Use this URL to cite or link to this record in EThOS: https://ethos.bl.uk/OrderDetails.do?uin=uk.bl.ethos.747504
Title: Using administrative linked datasets to explain differences in child mortality between England and Sweden
Author: Zylbersztejn, Anna Maria
ISNI:       0000 0004 7231 0681
Awarding Body: UCL (University College London)
Current Institution: University College London (University of London)
Date of Award: 2018
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Abstract:
BACKGROUND: Child mortality (under-5 years old) is almost twice as high in England as in Sweden. Policy makers need to know whether preventive strategies should address adverse birth characteristics (e.g., preterm birth, low birth weight), or focus on care after birth. This PhD used administrative linked datasets in England and Sweden to determine the contribution of birth characteristics and socio-economic factors to inter-country differences in child mortality. METHODS: I developed nationally-representative birth cohorts using an administrative hospital database in England, and a medical birth register in Sweden for births in 2003-2012, with longitudinal follow-up from linked hospitalisation and mortality records. I compared all-cause mortality, and mortality from potentially preventable causes in England relative to Sweden using Cox proportional hazards regression models. The models were adjusted for birth characteristics (gestational age, birth weight, sex, congenital anomalies), and socio-economic factors (maternal age and socio-economic status). RESULTS: Birth characteristics accounted for 77% and 68% of excess risk of death in England at 2-27 days and 28-364 days, respectively. Socio-economic factors contributed a further 3% and 11%, respectively. After adjustment for all risk factors, small but statistically significant differences in mortality remained in infancy; the differences were negligible, however, at 1-4 years. The risk of respiratory tract infection-related mortality at 31-364 days in England relative to Sweden decreased from 50% to 16% after adjusting for birth characteristics, and from 58% to 32% at 1-4 years. A third of the excess mortality from sudden unexpected infant deaths in England was explained by each birth characteristics and socio-economic factors. CONCLUSIONS: The biggest reductions in child mortality in England relative to Sweden could be achieved by reducing the prevalence of adverse birth characteristics. Policies to reduce child mortality in England should focus on improving the health of women and reducing socio-economic disadvantage before and during pregnancy.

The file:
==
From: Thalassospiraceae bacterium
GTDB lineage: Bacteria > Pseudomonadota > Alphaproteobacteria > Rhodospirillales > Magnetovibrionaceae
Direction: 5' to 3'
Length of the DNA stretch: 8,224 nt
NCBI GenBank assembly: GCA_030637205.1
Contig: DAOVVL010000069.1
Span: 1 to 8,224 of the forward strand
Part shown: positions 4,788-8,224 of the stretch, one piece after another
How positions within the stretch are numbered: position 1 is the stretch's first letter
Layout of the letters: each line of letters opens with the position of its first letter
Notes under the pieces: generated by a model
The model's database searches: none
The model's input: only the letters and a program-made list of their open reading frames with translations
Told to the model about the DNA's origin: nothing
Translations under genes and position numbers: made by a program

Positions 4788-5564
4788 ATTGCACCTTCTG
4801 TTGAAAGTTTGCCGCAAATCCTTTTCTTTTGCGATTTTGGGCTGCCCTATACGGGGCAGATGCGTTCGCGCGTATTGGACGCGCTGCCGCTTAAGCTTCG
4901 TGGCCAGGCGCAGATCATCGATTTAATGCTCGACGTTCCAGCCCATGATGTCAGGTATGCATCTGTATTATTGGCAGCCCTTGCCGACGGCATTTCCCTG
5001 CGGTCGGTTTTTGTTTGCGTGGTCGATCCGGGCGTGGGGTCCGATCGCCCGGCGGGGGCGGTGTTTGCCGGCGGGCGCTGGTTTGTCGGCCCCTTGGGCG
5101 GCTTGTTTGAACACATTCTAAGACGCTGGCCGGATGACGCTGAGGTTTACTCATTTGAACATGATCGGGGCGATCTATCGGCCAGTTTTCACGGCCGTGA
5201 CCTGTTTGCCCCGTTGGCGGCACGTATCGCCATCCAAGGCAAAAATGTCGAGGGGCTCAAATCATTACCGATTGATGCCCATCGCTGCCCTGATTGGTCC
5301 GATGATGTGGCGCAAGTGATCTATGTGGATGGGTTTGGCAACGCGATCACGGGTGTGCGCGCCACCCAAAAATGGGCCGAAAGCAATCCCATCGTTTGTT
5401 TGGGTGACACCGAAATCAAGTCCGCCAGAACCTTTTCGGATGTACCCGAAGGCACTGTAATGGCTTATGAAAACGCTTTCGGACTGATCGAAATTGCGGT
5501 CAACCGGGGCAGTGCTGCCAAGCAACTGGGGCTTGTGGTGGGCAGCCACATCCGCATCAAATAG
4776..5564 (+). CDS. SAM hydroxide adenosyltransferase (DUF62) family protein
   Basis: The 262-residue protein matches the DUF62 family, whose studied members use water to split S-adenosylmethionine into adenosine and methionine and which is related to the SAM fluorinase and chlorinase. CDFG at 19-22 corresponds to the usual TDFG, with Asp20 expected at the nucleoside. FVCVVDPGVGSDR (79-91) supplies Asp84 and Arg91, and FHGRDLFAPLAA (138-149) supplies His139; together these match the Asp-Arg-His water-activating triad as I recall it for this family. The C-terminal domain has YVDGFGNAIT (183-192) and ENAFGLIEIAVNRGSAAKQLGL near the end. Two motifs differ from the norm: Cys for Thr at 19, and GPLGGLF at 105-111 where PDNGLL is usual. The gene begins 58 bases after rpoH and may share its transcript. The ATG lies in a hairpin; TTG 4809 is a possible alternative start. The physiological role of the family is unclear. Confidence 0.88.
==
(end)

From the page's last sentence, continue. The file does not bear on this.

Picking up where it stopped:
Supervisor: Not available Sponsor: Not available
Qualification Name: Thesis (Ph.D.) Qualification Level: Doctoral
EThOS ID: uk.bl.ethos.747504  DOI: Not available
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